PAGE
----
Reading Boys Night Out
SOUNDS FAMILIAR - Baby A. Gil (The Philippine Star) - February 2, 2015 - 12:00am

Ideally, that is, given the adult topics often discussed, they should be on the air late at night or better yet, in the early hours of the morning. This is to safeguard the tender ears of young listeners who might unfortunately or on their end, luckily tune in to their show. This is also to protect this talkative trio from the watchful ears of the Kapisanan ng mga Broadcasters ng Pilipinas or KBP who might just find their show offensive and reprimand them, fine them or worse, yank them off the air.

On the other hand though, having Boys Night Out on the air over radio station Magic 89.9 from six to 10 in the evening makes driving home from work so much fun. You might just find Sam YG, Tony Toni and Slick Rick talking about current events, celebrities, relationships, sex or the best ever, confessions, theirs or by their callers and celebrity guests, who are only too eager to reveal their innermost secrets to these sympathetic, albeit mostly irreverent guys.

Boys Night Out is a radio talk show that has been on the air for nearly 10 years. It started as a short segment about hot topics, sort of a tabloid newspaper on radio with King DJ Logan and CJ the DJ. Public reaction was positive and it soon became into a full-blown talk show. DJs Tony Toni (Anthony James Bueno), the G.O.A.T. or The Greatest Of All Time and Slick Rick (Eric Virata), The Boy Next Door, were added to replace CJ who left for another show. Soon, Logan also opted out and rising comedian Sam YG (Samir Gogna), also known as The Original Indian Sensation was drafted to take his place. Thus was born the Boys Night Out triumvirate as we know it today.

To these guys’ credit, they do carry out intelligent discussions about assorted topics. Dished out with their sense of humor, these can be most enjoyable. They remind me of the naughty guys who use their brains and their mouths to gain laughs and of course, attention, instead of getting into dangerous scrapes to prove their point. Well, I admit they are not above making fun of people at times, but as long as they keep this in check and done in the spirit of fun, then I guess, it’s OK.

The popularity of the show and of the hosts has already translated itself into a weekly TV version, the talk show Boys Ride Out on Solar News Channel. They also have a clothing line of statement shirts and it is not unusual anymore to hear people using Boys Night Out terms in regular conversation. You know like MOMOL for “Make Out Make Out Lang,” which means nothing serious, we’re just making out or Feeling BFGF for casual, nothing serious but still feeling close relationships and others.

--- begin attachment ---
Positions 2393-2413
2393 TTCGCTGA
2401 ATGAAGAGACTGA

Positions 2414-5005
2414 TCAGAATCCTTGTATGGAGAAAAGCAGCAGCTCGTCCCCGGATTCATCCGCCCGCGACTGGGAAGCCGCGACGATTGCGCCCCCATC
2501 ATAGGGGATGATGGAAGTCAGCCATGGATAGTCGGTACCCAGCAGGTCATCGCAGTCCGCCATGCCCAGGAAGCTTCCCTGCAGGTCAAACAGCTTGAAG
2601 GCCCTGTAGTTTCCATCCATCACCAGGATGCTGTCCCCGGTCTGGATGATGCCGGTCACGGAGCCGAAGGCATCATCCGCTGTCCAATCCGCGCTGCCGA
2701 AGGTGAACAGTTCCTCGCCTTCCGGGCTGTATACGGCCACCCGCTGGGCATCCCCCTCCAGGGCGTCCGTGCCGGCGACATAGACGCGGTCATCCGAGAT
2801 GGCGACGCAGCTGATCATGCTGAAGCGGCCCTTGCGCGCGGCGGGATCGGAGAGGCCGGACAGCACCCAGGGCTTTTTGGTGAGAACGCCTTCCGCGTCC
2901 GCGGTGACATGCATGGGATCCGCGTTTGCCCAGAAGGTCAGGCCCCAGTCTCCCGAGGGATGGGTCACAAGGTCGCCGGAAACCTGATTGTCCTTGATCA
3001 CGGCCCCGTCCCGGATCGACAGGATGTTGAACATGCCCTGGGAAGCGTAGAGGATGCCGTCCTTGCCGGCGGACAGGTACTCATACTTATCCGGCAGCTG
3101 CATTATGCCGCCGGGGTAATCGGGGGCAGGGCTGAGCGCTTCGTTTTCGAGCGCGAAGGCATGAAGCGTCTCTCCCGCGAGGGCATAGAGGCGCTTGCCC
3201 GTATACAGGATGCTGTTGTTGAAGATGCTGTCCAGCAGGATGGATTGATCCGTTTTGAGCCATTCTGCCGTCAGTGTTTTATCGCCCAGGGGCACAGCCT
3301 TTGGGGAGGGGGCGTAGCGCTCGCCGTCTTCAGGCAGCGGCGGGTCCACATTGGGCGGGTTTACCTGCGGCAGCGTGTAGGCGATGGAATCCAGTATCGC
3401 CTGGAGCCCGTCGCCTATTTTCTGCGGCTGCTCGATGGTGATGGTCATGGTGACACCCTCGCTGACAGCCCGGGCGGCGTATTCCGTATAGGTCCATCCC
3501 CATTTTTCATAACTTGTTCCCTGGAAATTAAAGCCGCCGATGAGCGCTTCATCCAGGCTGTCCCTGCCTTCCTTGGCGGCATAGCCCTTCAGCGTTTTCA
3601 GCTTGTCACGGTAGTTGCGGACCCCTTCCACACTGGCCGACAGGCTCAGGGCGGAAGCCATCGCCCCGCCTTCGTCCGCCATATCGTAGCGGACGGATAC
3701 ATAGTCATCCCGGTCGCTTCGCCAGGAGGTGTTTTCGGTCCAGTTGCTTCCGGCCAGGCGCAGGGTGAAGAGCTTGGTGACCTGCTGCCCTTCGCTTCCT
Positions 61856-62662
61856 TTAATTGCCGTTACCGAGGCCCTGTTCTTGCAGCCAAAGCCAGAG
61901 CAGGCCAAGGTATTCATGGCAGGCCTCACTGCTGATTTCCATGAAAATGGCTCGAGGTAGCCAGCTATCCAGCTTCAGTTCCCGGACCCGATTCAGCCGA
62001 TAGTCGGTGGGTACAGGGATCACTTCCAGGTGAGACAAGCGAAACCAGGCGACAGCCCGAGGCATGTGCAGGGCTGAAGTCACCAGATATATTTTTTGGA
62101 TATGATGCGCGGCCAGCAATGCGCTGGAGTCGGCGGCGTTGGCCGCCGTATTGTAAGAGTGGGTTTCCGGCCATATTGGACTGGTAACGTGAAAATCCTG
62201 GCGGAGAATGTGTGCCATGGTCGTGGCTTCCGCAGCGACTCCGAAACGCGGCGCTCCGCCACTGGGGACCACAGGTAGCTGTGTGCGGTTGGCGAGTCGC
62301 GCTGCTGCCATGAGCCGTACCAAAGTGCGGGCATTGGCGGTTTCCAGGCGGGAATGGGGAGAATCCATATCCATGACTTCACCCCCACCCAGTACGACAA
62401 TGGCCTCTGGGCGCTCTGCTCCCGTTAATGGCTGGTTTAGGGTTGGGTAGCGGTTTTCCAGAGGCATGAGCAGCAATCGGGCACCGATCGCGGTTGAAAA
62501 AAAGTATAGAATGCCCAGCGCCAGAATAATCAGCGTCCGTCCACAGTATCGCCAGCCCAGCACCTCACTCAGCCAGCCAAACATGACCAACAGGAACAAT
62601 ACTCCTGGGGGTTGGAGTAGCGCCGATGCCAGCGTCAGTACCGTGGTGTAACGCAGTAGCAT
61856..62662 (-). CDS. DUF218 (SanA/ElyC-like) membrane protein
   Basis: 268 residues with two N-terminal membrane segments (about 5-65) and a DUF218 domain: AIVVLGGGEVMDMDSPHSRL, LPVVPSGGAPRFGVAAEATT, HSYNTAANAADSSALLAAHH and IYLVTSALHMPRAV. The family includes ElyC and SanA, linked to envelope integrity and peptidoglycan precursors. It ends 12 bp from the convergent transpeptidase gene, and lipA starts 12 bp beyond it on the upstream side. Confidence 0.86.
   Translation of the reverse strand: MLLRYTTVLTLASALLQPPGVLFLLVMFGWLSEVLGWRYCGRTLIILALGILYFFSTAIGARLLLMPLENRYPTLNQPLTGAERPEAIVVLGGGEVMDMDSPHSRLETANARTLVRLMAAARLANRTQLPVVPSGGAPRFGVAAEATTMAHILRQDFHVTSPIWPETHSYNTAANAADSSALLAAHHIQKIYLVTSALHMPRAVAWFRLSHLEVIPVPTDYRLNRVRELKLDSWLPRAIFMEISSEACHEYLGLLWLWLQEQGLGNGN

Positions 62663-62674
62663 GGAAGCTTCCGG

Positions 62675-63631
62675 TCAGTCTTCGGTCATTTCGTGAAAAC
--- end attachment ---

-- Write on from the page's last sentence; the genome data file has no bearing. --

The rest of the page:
There are more of these hashtags in the book Boys Night Out in I Need Space. That’s right, Tony, Slick and Sam have written a book and it is out in the stores. That is the reason why I am writing this piece. I read the book and I laughed several times. So why not tell others about it? I am sure readers will get the laughs and maybe even learn something useful from the wacky threesome.

The boys have compiled the hashtags they make up in the show and turned them into topics for the book. For example, there is #Singledays, which talks about the advantages, makaka-gimmick ka anytime you want or of the disadvantages, ang laman ng kwarto mo ay puro lotion at tissue, of being single. There are also their takes on the assorted sentences that come after #iloveyoubut, like #iloveyoubut may boyfriend na ako!; or buntis na ako at hindi ikaw ang daddy; or pasaload muna; or the worst of all, #iloveyoubut I need space.

There are lots more of these in the book, which could be serious if you want it to be as it can also be informative. Find out what the new meaning of Hipon is or of #HuliKaBalbon. There are also topics like #itdidn’tworkoutbecause, #commitmentissues, #convincing lines, #WordsAfterBreakup and others presented in lively entertaining Taglish with pictures to boot, in the Boys Night Out book, I Need Space.

Word of warning, like the radio show, the book is not suitable for minors. It is the first release from ICON, a label of the Viva PSICOM Publication Corp.

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